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Level I Evidence: How Much Volume of Local and How Long Should You Wait for an Effective Median Nerve Block?
Lyndsay M. Lovely, BSc, MSc(OT) 1; Donald H. Lalonde, BSc, MSc, MD2
1Dalhousie Medicine New Brunswick, Saint John, NB, Canada; 2Dalhousie University, Saint John, NB, Canada

Introduction: There is little high level evidence to guide us to the ideal volume of local anesthesia we should inject to perform the ideal median nerve block at the wrist. There is a similar lack of high evidence for how long we should wait after injection before we operate. This study provides level I evidence in the comparison of 5cc vs. 10 cc of buffered lidocaine with epinephrine for the efficacy of median nerve blocks. It also provides a surprising answer to the question of how long does it take after injection for the nerve to reach peak anesthesia.

Materials & Methods: This was a prospective double-blinded randomized control trial in which each participant acted as his/her own control. All 14 volunteers underwent blinded randomized bilateral median nerve blocks of 5cc on one side and 10cc of 1% lidocaine HCl with 1:100,000 epinephrine and 1cc 8.4% bicarbonate in the other wrist. One surgeon performed all 28 blocks over 1 minute at 5mm proximal to the wrist crease and 5mm ulnar to the median nerve. He wrapped all wrists with bandages to blind injectees and data collectors. After injections, the blinded data collectors asked participants in 5-minute intervals whether the level of anesthesia had increased in the last 5 minutes. When the level had not increased for 15 consecutive minutes (3 consecutive negative responses), we determined the last increase to be the time to peak anesthesia. After each reported negative response, the data collectors poked the fingertips with a sterile 30-gauge needle to determine where pain sensation remained intact.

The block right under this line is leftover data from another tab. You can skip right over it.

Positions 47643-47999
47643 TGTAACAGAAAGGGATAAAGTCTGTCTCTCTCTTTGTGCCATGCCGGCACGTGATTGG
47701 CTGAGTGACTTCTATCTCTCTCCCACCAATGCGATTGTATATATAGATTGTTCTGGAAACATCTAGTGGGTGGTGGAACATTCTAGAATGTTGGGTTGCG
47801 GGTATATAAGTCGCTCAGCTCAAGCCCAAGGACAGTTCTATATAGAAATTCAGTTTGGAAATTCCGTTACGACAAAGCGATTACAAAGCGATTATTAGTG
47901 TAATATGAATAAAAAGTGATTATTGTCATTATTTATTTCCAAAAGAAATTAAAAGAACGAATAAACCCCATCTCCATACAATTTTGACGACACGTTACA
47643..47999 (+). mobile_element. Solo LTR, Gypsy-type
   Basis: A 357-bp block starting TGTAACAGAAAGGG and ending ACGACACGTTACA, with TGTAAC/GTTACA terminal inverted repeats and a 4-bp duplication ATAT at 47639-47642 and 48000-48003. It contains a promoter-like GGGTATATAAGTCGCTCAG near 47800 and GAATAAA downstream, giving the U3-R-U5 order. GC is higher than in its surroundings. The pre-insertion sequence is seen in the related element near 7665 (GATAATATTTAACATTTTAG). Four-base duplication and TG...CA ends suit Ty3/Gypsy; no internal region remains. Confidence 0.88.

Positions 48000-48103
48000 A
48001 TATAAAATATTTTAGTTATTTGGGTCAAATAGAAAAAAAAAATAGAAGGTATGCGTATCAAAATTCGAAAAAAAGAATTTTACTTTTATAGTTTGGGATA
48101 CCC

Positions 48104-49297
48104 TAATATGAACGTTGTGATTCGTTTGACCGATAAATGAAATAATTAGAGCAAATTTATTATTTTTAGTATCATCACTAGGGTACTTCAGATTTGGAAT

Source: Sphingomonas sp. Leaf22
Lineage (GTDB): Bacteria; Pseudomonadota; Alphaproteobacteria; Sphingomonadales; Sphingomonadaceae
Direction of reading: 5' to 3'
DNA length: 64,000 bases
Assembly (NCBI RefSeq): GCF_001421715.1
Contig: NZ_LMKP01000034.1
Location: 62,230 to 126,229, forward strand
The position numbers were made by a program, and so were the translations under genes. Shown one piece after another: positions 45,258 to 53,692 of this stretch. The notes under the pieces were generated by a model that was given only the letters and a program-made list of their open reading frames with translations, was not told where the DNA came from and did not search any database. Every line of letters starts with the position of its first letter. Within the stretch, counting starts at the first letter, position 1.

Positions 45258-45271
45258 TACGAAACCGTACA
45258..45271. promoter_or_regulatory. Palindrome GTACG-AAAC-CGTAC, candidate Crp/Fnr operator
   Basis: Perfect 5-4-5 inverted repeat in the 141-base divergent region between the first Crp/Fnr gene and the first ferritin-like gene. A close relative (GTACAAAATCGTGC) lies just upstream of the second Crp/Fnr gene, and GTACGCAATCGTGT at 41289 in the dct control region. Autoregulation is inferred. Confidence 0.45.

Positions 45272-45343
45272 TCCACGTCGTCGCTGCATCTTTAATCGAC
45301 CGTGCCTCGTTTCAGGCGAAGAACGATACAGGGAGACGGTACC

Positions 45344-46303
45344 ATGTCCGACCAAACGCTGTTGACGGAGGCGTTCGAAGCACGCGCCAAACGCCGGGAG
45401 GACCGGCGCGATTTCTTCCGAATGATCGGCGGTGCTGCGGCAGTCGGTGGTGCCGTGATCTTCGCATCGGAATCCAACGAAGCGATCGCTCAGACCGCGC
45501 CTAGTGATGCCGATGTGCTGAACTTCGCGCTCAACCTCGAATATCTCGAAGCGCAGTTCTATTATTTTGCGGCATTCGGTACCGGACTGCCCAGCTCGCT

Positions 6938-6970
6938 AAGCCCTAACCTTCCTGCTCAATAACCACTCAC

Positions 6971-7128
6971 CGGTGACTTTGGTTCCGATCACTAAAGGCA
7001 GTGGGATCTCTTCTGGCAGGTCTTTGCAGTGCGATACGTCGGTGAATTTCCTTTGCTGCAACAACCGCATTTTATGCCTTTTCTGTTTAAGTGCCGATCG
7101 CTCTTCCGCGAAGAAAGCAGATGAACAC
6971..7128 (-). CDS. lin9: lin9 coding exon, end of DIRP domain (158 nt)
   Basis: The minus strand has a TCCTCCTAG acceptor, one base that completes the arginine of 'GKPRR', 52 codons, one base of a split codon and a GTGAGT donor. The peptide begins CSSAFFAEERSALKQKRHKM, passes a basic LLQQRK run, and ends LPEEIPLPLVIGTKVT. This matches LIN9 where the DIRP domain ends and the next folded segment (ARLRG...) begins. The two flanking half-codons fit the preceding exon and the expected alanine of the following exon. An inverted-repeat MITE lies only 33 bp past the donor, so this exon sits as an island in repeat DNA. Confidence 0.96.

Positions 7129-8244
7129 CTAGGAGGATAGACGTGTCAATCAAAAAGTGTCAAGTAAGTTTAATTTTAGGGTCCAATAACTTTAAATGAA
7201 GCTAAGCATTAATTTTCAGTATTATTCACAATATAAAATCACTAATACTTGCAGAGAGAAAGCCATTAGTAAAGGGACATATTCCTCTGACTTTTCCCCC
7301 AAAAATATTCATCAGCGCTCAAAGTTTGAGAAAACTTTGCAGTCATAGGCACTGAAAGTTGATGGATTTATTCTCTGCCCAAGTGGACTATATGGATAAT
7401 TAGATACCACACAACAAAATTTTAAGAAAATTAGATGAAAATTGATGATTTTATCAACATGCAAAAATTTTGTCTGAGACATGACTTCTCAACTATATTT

Results: Following the median nerve blocks, 7 participants in the 5cc group and 1 participants in the 10cc group failed to reach complete numbness to pin prick in the median nerve distribution. On average, participants reached maximal numbness at 117.86 minutes with 5 cc and required less time to reach maximal numbness with 10 cc (106.07 minutes). A statistically significant difference was demonstrated between the survival curves for 5 cc and 10 cc, ?2 (1) = 4.04, p < .05.

Conclusions: We recommend using a minimum of 10 cc of 1% lidocaine HCl with 1:100,000 epinephrine and 1cc 8.4% bicarbonate for non-ultrasound guided wrist blocks. We also recommend waiting a minimum of 40-45 minutes after injecting the median block to allow nerve penetration by the local anesthetic before making an incision in that nerve distribution.

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